This may be my favorite tip on treating a cut.
Let’s say your son rises from under a table and conks his head or scratches his scalp with a nail. What technique you can you use for a head cut that you can’t use for any other cut? Hint: It applies only to head wounds. Another hint: You need hair.
If someone cuts his or her head in an area of the scalp with an inch or more of hair, you can use the hair almost like stitches to close the cut. (You could do it on yourself but you’d need a mirror and a lot of dexterity.)
How to Treat a Head Cut Using Hair
If the cut is bleeding a lot, apply gentle pressure. If you have any concern the skull could be broken, be very careful. You don’t want to depress the loose bone inward toward the brain. (A broken skull is a rare injury, though, and needs a lot of force, like a hit by a hammer or a hard fall on a rock.)
- Wash the blood out of the hair as best you can.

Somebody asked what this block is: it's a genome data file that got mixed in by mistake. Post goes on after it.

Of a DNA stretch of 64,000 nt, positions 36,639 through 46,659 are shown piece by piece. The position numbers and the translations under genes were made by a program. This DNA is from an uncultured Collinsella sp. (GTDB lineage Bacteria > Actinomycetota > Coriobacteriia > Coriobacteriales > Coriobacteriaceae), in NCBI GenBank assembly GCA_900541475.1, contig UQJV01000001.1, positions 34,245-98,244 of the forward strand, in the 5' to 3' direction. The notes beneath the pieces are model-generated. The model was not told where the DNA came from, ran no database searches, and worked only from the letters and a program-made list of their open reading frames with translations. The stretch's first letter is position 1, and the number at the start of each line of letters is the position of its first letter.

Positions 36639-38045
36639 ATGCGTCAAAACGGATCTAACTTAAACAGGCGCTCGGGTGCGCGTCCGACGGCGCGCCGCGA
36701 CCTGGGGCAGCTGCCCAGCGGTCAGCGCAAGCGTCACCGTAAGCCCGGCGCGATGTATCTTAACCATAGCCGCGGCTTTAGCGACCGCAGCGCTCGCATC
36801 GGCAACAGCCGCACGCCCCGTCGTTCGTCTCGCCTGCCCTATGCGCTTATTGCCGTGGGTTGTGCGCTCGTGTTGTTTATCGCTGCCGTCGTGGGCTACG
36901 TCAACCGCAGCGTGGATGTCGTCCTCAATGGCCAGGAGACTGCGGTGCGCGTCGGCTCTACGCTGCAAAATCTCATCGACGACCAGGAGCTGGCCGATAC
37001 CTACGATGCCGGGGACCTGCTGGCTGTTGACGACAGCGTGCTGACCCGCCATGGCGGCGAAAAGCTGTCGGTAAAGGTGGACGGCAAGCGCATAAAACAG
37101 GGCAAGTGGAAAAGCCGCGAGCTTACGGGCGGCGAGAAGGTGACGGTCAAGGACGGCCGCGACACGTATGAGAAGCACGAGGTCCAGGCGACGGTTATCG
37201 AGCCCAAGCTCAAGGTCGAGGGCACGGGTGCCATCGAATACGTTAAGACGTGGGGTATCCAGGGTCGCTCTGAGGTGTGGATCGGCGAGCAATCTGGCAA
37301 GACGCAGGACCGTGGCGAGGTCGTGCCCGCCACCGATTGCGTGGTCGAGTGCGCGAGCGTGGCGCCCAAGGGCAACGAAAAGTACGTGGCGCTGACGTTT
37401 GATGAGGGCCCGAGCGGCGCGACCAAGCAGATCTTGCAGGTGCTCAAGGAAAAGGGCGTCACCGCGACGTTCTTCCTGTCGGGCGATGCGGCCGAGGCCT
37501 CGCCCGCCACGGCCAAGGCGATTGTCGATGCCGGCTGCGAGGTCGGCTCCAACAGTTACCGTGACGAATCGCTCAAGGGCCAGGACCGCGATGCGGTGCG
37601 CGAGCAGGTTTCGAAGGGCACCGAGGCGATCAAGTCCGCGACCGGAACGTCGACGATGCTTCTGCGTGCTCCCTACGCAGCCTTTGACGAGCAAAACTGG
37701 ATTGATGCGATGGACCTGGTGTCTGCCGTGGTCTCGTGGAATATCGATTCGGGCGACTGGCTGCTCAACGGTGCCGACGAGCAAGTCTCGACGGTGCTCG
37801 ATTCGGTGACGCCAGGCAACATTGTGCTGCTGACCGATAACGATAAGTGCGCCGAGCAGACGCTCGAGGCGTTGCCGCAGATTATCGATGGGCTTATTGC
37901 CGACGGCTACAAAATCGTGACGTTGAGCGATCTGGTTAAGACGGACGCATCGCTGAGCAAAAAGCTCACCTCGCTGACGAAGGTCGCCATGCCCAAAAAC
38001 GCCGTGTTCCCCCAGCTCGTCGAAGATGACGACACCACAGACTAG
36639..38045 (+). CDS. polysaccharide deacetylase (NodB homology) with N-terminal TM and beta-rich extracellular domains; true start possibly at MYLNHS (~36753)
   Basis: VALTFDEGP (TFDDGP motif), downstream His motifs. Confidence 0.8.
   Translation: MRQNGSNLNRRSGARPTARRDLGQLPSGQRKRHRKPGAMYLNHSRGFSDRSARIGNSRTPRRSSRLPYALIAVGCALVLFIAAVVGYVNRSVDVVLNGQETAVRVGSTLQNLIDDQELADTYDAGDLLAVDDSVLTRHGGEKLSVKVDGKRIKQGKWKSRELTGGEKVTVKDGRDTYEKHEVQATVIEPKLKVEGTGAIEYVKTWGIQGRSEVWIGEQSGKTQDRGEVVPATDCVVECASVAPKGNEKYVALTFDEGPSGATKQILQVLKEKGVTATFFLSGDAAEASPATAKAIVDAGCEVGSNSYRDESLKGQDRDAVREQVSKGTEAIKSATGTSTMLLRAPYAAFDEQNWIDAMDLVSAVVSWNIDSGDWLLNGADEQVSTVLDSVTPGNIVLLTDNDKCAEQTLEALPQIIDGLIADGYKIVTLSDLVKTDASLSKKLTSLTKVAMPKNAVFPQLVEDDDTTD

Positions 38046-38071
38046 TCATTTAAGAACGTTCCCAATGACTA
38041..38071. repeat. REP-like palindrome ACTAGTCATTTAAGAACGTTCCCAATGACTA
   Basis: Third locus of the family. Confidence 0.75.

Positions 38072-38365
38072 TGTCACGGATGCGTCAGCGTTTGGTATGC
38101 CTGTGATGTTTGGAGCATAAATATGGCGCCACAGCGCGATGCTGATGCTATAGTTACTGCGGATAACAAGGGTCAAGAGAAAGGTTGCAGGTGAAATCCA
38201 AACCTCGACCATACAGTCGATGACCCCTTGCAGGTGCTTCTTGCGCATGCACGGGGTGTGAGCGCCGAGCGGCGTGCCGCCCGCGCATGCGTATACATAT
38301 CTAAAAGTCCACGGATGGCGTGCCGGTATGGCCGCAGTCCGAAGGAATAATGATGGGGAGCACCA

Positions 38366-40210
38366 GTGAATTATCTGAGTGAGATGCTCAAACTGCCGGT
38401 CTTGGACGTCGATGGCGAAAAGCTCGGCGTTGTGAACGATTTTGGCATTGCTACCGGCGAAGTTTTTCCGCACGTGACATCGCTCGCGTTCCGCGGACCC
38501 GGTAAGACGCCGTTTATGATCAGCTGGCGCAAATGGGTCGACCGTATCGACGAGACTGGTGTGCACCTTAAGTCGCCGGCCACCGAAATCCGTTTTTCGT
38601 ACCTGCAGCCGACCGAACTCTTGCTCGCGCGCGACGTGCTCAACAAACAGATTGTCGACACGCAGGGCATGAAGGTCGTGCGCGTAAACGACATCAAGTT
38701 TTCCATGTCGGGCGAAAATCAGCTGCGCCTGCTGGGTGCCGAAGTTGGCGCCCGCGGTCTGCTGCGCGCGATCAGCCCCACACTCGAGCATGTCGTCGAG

- Use your fingers to dig through the hair and find the cut.
- Part the hair away from the cut until you can see the whole wound.
- Clean out debris, and irrigate the head wound with water.
- Start at one end of the head cut. From one side of the cut, twist a sprig of hair between your thumb and index finger. Do the same on the other side of the wound with your other hand.
- Cross the sprigs over each other like making an X. Pull with enough tension to close the part of the wound under the sprigs.
- Glue the sprigs down.
- Repeat steps five through seven until the wound is closed.
Use glue and tape like you would for other cuts.
If you have strong thread or dental floss, you can snip it into four-inch strips. After step four, lay one strip lengthwise on the open cut. Go through steps five and six, then tie the strip around the crossed sprig to keep it in place. That way, you don’t have to use glue on your head.